Lodging: Auberge Chautagnarde and they have Demi-pension as well as lunch

Camping in Europe

Since this is such a different experience I thought I would address it at some length. Camping places are very viable as pilgrim lodging, but it’s not what you might expect.

Of course there is camping: a whole panapoly of tents and small RVs are crammed in here. I see bicyclists roll in as late as 6 pm with camping packs.

Most pilgrims don’t carry camping equipment because of the weight. This situation is also catered for: there are little cabins, or huts, or chalets, or (as here) tipis. Each sleeps 2-4, and has basic kitchen facilities (fridge, coffee, micro, griddle). With a few porch chairs and beds (bring your own sheets, or use that sleeping bag liner I know you have).

The plumbing, however, is elsewhere. All the plumbing. There is a washhouse with WCs and showers, and sinks for washing-up dishes and laundry (separately) lining the outside.

My previous experience of such places was in the Czech Republic very early in the season, and I was the only resident. But this is high season in France, and I have hordes of company. Many young families with small children, and some sort of youth group that breaks out into summer-camp chants at regular intervals – probably 200 people here altogether.

19 Jul 217: Desingy to Seyssel

Distance: 9 km

Weather: Clear and sunny, hot by 8:00, afternoon high 88 but this should be the last of this particular heat spell.

Route: From the church at Desingy (bless Monsieur my host for driving back up the hill a kilometer) the route follows mostly level country byways, through hamlets of farmers older than I, with a sprinkling of retired city folk now enjoying country living. Everyone has enormous gardens.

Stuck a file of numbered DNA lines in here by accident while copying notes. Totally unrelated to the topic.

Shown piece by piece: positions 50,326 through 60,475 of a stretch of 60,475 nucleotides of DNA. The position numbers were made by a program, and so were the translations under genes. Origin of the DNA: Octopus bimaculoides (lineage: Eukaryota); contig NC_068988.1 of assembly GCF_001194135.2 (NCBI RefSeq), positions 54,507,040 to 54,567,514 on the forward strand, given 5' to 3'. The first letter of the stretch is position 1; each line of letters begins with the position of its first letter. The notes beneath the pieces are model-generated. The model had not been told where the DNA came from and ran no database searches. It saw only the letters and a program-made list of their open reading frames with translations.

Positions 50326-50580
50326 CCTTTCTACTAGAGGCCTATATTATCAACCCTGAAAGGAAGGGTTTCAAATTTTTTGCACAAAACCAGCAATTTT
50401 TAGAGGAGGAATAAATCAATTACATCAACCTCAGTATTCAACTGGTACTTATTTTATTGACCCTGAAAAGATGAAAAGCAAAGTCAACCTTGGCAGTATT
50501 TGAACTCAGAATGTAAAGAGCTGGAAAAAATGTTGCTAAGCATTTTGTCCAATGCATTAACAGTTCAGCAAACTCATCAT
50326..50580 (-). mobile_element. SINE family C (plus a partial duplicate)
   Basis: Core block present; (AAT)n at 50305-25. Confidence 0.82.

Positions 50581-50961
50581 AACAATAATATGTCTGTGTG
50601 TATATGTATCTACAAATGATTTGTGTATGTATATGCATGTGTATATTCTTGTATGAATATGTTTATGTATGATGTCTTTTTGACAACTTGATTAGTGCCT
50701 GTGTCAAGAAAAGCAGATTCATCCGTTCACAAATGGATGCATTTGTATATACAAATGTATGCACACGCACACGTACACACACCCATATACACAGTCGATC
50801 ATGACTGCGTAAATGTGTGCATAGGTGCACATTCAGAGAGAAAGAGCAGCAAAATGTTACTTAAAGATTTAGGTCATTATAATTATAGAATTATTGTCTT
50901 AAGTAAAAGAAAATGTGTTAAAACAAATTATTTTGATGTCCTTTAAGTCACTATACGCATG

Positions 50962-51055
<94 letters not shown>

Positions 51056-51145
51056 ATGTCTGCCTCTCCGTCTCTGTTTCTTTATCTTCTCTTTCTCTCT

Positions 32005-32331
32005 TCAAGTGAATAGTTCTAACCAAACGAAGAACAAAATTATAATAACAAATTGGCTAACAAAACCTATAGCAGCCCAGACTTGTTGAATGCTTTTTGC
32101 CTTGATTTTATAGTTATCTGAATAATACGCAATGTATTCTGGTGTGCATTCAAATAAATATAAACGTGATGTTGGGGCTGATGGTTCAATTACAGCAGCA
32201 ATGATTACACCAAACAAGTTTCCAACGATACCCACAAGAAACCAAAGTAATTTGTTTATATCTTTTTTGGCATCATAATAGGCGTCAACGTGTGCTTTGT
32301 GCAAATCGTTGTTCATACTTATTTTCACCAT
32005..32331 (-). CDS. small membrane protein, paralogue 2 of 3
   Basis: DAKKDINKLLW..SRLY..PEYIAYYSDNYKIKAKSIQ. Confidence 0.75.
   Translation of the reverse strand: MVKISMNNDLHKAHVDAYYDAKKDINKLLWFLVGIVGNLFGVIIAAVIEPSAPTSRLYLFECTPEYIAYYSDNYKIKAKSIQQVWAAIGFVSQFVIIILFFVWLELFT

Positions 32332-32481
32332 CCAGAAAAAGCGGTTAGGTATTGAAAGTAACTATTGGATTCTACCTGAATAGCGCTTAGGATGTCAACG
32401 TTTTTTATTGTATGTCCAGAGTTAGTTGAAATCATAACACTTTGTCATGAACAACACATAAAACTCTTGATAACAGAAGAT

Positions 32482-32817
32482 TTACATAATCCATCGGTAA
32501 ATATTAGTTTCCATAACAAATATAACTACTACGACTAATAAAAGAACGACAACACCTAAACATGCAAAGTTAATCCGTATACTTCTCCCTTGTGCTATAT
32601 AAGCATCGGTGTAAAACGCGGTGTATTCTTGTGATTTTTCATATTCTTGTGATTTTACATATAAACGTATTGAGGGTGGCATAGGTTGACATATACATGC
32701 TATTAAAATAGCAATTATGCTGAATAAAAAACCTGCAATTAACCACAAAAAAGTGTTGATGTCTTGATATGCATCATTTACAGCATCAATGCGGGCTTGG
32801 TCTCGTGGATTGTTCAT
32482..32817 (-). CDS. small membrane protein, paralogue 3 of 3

At Curty there is a pilgrim rest area with water point.

At the crossroads, I take the variant route to Seyssel, down a steep and gravelled (not the best combination) farm road to reach the hamlet of Les Côtes.

And then we continue down that same somewhat treacherous road. Seyssel is a very picturesque small town on the Rhone with population perhaps 3000, which counts as a big town in these parts. It has train service (station is across the river), a large church (no stamp), and a well preserved central core that has nice pedestrian streets. Lunch was at an unassuming bistro on the main square, across from the Mairie (I figured it couldn’t be bad and still be open, in a location like that). The menu du jour (often a bit of a mystery: order first and ask questions later) turned out very nicely: a composed salad plate featuring a stack of diced raw vegetables (carrots, sun dried tomatoes, yellow bell pepper, and something white – turnips maybe?) garnished with salad greens in balsamic. With a saucer of Dijon mustard on the side, it was a stir-to-your-taste. The main course was roast pork in gravy with sautéed squashes, and the dessert a chilled fresh fruit compote. With wine, less that €15.